Skip Navigation U.S. Department of Health and Human Services
Agency for Healthcare Research Quality
Archive print banner

Children's Health

This information is for reference purposes only. It was current when produced and may now be outdated. Archive material is no longer maintained, and some links may not work. Persons with disabilities having difficulty accessing this information should contact us at: Let us know the nature of the problem, the Web address of what you want, and your contact information.

Please go to for current information.

Nurses can take steps to prevent pediatric medication errors associated with dosing and administration

Children are more likely to be harmed by a medication error than adults due to their immature physiology and developmental limitations that affect their ability to communicate and self-administer medications. Often pediatric medications need to be calculated based on a child's weight, prematurity status, and particular disease or health status, which can affect a drug's metabolism. The inability to calculate the correct therapeutic drug dose accounts for the majority of pediatric medication errors, explain Ronda G. Hughes, Ph.D., M.H.S., R.N., and Elizabeth A. Edgerton, M.D., M.P.H., of the Center for Primary Care, Prevention, and Clinical Partnerships, Agency for Healthcare Research and Quality, in a recent article.

Drs. Hughes and Edgerton suggest several practical steps that nurses should take to improve pediatric medication safety. They recommend that nurses:

  1. Report medication errors; this is the first step in understanding how to avoid future errors.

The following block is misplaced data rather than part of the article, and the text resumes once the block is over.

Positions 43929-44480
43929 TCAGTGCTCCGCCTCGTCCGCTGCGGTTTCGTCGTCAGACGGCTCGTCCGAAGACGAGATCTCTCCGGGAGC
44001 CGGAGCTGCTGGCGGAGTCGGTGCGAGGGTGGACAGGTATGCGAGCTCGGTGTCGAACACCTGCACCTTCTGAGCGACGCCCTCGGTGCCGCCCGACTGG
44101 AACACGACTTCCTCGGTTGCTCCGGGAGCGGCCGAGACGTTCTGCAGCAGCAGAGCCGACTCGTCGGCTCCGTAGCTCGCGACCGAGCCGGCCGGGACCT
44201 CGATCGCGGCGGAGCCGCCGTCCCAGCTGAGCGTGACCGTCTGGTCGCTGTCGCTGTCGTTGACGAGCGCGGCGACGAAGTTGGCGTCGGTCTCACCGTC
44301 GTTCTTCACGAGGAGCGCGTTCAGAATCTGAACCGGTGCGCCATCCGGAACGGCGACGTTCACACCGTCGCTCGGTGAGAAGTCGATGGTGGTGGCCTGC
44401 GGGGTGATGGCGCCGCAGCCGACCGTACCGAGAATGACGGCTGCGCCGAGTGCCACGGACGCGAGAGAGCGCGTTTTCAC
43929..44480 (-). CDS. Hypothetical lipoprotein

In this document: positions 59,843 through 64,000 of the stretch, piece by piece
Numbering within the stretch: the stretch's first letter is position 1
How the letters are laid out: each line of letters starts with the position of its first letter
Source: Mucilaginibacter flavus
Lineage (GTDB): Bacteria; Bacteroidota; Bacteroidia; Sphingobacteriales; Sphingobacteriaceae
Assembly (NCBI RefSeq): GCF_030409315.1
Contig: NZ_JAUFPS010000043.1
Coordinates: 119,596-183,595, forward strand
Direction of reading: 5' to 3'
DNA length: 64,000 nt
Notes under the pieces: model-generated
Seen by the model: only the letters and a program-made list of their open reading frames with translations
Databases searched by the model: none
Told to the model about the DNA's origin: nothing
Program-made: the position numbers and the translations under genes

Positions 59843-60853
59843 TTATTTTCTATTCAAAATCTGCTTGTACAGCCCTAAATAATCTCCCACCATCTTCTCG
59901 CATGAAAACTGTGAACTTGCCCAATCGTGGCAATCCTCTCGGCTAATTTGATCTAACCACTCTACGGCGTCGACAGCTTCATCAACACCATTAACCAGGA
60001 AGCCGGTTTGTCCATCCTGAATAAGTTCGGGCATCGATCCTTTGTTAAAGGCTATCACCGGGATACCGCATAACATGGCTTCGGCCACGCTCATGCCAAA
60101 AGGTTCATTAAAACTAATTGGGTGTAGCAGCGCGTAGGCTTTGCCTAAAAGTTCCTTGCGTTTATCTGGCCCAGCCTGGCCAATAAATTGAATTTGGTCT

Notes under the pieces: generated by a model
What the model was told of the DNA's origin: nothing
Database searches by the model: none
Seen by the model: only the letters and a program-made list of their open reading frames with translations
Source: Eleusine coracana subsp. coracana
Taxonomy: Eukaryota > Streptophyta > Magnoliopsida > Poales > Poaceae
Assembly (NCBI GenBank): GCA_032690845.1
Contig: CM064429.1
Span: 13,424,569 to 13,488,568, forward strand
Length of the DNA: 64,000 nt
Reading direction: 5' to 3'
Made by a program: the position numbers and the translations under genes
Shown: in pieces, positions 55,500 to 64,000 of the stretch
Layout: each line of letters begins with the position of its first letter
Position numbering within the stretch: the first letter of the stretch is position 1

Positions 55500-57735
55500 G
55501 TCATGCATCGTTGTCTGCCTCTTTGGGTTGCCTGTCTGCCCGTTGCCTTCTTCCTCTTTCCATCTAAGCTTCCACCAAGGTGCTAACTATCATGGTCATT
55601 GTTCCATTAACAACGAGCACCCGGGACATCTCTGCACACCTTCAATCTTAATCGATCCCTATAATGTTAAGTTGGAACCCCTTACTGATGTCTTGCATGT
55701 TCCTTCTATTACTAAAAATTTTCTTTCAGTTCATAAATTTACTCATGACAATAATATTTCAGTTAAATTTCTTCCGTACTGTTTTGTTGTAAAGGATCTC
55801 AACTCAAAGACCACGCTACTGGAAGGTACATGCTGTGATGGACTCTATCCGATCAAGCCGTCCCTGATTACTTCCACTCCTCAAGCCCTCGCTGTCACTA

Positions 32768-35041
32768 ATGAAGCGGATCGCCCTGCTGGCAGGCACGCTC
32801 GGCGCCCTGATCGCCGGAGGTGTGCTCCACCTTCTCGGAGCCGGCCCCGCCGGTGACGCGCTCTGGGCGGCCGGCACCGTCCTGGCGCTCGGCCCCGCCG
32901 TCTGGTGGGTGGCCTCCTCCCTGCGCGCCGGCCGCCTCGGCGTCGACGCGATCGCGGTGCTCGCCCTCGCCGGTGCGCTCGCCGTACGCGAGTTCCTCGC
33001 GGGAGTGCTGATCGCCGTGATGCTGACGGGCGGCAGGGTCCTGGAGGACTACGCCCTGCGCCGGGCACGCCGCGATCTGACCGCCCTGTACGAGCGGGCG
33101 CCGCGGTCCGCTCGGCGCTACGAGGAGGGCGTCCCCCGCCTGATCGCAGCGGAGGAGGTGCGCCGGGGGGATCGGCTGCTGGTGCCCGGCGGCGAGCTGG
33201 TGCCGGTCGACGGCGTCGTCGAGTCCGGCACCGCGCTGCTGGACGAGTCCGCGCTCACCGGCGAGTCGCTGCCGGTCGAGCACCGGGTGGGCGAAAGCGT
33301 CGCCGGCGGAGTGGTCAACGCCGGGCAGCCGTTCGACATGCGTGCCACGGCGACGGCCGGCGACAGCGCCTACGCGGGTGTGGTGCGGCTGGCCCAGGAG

2. Know the medication before administering it, since lack of drug knowledge accounts for 15 percent of errors in medication administration.
  3. Double-check drugs prescribed for an off-label use and be particularly cautious when administering high-alert medications such as corticosteroids, bronchodilators, insulin, and cardiac drugs.
  4. Confirm patient information, such as weight in kilograms, before administering medications.
  5. Double-check orders and collaborate with other clinicians to verify information, especially for illegible or verbal orders and discrepancies between standard drug protocols and the patient's order.
  6. Minimize distractions during medication administration.
  7. Communicate with parents and families and involve them in patient care, and improve communication among clinicians during transitions and handoffs from one setting or shift to another.
  8. Educate parents and family members about medication administration when the child is discharged home.

For more information, see "Reducing pediatric medication errors," by Drs. Hughes and Edgerton, in the May 2005 American Journal of Nursing 105(5), pp. 36-42. Reprints (AHRQ Publication No. 05-R052) are available from the AHRQ Publications Clearinghouse.

Return to Contents
Proceed to Next Article

The information on this page is archived and provided for reference purposes only.


AHRQ Advancing Excellence in Health Care